It was nice while it lasted but it didn't last very long.
The National Hockey League is right back to its pre-lockout state, just one big slumber party.
Five games ended in shutouts on Monday alone. Nineteen of the league's 30 teams were averaging fewer than three goals when play concluded Wednesday.
This isn't the NHL. It's the English Premier League.
The upgraded style of play that resulted from the lockout has been victimized by strategy. Coaches adjusted to the rule changes intended to promote skill and skating. Defense reemerged as the great equalizer for offensively challenged franchises. Nowadays NHL players are always in the zone, be it a 2-3, a 1-4 or variations thereof. The game can't breathe.
"Zone defense right now, I would put it under the label of killing the game," Buffalo Sabres coach Lindy Ruff said Thursday. And he plays it.
"Under the top of the circle it's pretty well three forwards versus five defenders," Ruff said. "Around the league it's something that is very common. Ask all the top forwards. That's why they're struggling. There's a lot of good goal scorers with two, three, four goals. A lot of good players aren't ripping it up. The tendency seems to be going toward that again."
Who says winning's never boring? Minnesota is 9-4-2, Columbus 8-4-2. Both are averaging 2.7 goals. The New York Rangers are sitting at .500, having scored all of 31 times in 16 games. That's entertainment? No, that's how the under-skilled and less-talented survive.
"A lot of times you can't do it through scoring," Ruff said. "You have to do it through better defensive play. You can get by with average goaltending if you give up half as many chances as you did the previous year.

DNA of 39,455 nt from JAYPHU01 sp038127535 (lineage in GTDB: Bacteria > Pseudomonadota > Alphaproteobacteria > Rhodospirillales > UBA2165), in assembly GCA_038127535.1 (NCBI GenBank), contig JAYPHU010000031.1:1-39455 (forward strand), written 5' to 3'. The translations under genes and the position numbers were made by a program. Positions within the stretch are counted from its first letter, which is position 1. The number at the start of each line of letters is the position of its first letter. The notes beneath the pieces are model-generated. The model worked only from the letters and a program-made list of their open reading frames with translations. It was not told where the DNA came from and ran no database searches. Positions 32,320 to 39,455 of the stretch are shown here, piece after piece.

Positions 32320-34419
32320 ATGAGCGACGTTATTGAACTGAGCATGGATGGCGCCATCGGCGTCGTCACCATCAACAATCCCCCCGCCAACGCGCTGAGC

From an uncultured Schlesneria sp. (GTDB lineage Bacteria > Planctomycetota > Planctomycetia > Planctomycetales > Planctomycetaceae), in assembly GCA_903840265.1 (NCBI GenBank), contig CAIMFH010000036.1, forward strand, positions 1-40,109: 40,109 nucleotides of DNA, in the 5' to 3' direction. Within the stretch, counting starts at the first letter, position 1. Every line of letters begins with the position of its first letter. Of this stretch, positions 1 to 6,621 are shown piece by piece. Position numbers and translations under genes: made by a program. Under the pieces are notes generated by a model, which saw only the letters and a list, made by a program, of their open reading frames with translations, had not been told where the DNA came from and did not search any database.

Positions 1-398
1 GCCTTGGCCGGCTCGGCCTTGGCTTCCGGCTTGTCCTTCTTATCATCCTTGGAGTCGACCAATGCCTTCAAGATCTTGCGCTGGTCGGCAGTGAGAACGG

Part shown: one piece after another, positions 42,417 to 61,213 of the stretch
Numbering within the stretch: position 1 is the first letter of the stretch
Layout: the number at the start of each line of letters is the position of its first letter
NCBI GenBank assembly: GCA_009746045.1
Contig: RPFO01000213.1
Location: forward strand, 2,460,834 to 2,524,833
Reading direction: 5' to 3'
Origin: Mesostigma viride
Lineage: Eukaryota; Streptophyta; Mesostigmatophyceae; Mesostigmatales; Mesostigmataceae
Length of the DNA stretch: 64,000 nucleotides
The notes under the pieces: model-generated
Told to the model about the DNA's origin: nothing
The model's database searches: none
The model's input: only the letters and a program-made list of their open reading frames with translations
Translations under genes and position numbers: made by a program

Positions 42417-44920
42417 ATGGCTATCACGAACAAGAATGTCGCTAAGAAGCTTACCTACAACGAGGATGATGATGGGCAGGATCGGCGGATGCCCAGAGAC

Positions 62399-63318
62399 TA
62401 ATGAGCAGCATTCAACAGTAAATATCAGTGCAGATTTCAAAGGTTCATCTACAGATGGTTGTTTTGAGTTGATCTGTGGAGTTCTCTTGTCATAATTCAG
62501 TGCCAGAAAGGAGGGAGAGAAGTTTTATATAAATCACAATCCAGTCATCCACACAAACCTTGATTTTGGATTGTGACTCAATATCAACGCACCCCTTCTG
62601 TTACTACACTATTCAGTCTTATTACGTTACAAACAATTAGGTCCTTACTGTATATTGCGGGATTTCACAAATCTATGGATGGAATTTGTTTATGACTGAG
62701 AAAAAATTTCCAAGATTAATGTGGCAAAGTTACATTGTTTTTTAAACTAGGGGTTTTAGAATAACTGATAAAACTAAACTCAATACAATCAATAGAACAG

"I think coaches always look around at the better teams and how they got to where they were and why they're good defensively. And you see a lot of the same now. You're seeing a lot of people in the neutral zone. You're seeing teams will play a little bit of a European style with a 1-4, which takes a lot of the transition game out of most teams. A good number of teams now are playing the lock where there's three guys lined up. It's all defensive schemes that are allowed or effective that make it frustrating and it takes a little bit of that transition game right out of hockey again."
The league could outlaw zone defenses but . . .
"It would be tough to enforce," Ruff conceded. "It's something that we've talked about."
Enlarging the nets might result in a few more goals but would produce limited impact on play. The problem's not just the lack of scoring but the lack of skating, the dearth of open ice.
"You can see a lot of teams you think should be scoring aren't scoring," Ruff said, perhaps in reference to his own. "There's a lot of good teams that are having a tough time putting consistent numbers up. And the numbers are down. It speaks for itself. I think the goal scoring is around five right now (per game), which is down again from last year."
Scoring is down half-a-goal a game from last year. The number of games that have advanced to overtime has been reduced by almost one-third as teams throw up defensive curtains to protect third-period leads. The solutions put forth after the lockout have run their course. What's next?
"I've toyed with the idea that four on four would almost get rid of that," Ruff said. "The players don't want to hear that."
They better get used to it. The game has outgrown the playing surface. The options are to expand the ice or cut the playing ranks. Which is more feasible?